The Build period is when we start putting the pieces together the workouts start to resemble the rides and races we will be doing, later in the year. This phase is characterized by volume decreasing and intensity ramping up.

The Peak is putting the finishing touches on your fitness for your big event. The phase is lower volume and pretty much you are doing crazy intensity or you are doing super easy.

Each period has specific goals and outcomes in mind, hence the workouts change as the season progresses. You have probably already noticed that each workout has common elements from one to the next but it is never the same workout. This relates to the nature of a periodized training plan. “The right thing to do” as the workouts change is follow the plan, do what is called for in the workout and have faith the results will be there.

You may have heard me mention a few times that “Power is a higher order skill”. By that I mean Power is derived from two basic skills, leg speed & force. How does that relate to what we are doing right now?

As Trev so rightly puts it, “We are building the infrastructure of Power”.

Think about today’s session, we did lots of high cadence work, higher than we are ever likely to use on the road. This helps us develop the coordination needed to efficiently turn the pedals quickly. So “The right thing to do” in these sets is push to the target RPM don’t worry about the watts.

Then in another set we are pushing big gears at low RPM, this is building force, it’s kind of like doing weights on the bike. “The right thing to do” here is stay as close to the RPM and make your legs “talk to you”, yes they are begging for mercy, but they need your tough love to build force.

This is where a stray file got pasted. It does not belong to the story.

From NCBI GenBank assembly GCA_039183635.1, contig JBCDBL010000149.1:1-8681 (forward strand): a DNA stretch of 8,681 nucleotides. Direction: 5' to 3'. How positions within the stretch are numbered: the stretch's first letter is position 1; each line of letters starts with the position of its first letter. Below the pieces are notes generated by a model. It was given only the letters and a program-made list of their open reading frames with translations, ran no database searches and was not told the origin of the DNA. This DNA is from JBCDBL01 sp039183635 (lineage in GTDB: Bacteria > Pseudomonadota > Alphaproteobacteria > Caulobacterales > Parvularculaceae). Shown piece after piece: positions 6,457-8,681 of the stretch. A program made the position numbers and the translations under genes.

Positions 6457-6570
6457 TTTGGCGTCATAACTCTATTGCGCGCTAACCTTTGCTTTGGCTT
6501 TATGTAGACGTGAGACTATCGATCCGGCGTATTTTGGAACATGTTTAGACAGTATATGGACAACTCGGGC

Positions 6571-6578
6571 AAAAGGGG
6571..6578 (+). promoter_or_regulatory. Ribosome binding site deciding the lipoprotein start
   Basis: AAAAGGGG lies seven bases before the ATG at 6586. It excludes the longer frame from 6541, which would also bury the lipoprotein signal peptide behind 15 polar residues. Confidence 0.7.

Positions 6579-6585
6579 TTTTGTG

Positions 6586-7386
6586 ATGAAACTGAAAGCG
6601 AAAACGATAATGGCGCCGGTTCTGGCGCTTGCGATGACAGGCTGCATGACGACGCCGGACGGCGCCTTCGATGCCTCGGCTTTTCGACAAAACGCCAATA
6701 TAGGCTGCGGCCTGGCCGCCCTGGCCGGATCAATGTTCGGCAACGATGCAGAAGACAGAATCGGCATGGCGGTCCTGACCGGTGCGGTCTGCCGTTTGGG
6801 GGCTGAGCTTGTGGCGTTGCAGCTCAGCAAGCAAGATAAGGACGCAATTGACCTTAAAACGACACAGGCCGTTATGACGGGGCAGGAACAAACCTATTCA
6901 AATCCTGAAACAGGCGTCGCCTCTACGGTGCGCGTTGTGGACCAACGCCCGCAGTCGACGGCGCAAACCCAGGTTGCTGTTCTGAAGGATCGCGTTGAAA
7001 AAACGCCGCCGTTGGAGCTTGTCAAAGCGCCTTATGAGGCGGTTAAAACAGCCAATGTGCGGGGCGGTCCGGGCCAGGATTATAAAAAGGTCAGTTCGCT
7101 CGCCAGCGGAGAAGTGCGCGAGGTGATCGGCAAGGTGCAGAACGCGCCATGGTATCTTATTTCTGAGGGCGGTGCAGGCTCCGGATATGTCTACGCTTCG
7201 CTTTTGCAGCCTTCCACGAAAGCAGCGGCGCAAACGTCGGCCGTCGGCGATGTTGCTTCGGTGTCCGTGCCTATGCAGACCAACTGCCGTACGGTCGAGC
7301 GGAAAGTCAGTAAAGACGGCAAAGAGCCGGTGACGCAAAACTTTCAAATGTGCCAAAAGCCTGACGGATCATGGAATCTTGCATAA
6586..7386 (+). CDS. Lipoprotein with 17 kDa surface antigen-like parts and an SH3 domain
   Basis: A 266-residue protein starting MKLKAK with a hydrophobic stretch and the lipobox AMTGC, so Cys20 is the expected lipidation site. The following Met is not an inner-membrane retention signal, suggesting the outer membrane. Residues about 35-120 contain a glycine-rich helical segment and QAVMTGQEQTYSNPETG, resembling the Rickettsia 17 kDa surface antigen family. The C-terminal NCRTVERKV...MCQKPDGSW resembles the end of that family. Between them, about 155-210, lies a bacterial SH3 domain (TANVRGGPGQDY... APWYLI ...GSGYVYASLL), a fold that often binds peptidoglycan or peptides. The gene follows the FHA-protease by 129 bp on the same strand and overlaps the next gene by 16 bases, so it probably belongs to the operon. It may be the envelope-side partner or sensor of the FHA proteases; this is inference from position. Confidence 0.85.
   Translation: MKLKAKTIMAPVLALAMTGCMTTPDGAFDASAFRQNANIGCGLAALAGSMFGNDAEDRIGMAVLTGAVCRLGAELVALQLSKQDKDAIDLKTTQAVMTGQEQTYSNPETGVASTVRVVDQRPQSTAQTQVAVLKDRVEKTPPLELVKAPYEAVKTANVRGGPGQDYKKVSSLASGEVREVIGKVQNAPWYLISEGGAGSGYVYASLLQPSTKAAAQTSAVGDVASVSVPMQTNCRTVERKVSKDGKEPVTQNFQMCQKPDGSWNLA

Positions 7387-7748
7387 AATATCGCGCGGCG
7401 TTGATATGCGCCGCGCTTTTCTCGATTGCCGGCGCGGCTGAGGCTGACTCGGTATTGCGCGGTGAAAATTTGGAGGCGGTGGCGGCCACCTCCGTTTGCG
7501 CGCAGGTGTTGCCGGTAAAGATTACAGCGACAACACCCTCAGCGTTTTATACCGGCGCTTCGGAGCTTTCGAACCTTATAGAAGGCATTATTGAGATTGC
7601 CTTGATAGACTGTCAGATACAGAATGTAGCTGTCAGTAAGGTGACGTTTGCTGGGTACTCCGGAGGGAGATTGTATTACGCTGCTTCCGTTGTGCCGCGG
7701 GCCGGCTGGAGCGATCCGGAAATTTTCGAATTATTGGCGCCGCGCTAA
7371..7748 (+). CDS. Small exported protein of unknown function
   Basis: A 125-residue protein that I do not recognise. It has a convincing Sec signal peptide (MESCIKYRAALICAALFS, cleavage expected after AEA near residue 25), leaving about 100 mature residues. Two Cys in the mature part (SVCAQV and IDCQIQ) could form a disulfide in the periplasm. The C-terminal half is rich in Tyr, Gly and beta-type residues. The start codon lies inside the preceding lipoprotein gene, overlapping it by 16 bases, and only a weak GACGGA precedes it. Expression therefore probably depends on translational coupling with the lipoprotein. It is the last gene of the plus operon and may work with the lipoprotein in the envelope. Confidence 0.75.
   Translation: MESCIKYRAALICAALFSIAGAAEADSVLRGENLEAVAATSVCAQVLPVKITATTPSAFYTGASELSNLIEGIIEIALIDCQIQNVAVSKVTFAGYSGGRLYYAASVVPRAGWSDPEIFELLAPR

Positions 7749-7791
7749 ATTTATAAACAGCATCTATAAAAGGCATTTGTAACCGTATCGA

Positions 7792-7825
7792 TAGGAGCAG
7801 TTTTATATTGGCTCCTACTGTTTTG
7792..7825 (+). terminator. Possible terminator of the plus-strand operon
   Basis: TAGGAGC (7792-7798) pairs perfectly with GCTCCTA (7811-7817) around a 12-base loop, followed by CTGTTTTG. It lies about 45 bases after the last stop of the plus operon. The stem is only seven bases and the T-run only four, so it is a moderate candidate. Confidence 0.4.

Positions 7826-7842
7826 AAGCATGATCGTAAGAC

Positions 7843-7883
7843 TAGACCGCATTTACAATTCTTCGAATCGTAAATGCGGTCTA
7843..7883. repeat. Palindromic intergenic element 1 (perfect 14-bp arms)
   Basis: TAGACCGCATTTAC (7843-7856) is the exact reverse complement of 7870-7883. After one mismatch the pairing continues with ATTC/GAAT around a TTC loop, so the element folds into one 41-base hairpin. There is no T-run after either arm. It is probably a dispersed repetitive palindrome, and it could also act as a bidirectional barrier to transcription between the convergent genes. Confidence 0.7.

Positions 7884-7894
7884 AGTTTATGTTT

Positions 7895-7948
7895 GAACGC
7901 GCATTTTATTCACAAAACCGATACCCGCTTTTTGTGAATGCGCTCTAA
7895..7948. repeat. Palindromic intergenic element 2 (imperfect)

Now by way of foreshadowing what is coming…

There will be sets in your future where we are pushing big gears at higher (more normal) RPM “The right thing to do here” is work like a dog and watch your watts go higher and higher.

Two final nuggets to leave you with:

 

The “The Velominati” the final word in how to be cool in cycling

  1. Rule #71

// Train Properly.

Know how to train properly and stick to your training plan. Ignore other cyclists with whom you are not intentionally riding. The time for being competitive is not during your training rides, but during competition.

 

And in case you don’t want to take my work for it listen to an awesome local Calgary band as they tell you to “Do the Right Thing.

 

 


[1]  Seriously, whenever my friends came over they were blown away by my Dad’s collection, it made me cool in a geeky, crafty kind of way that is important when you are 12, alas my models were exceedingly lame by comparison.

[2] By this we mean building up toward a goal event versus simply exercising for the sake of exercising

[3] There are loads of resources on periodization Wikipedia (what else) gives a good snapshot view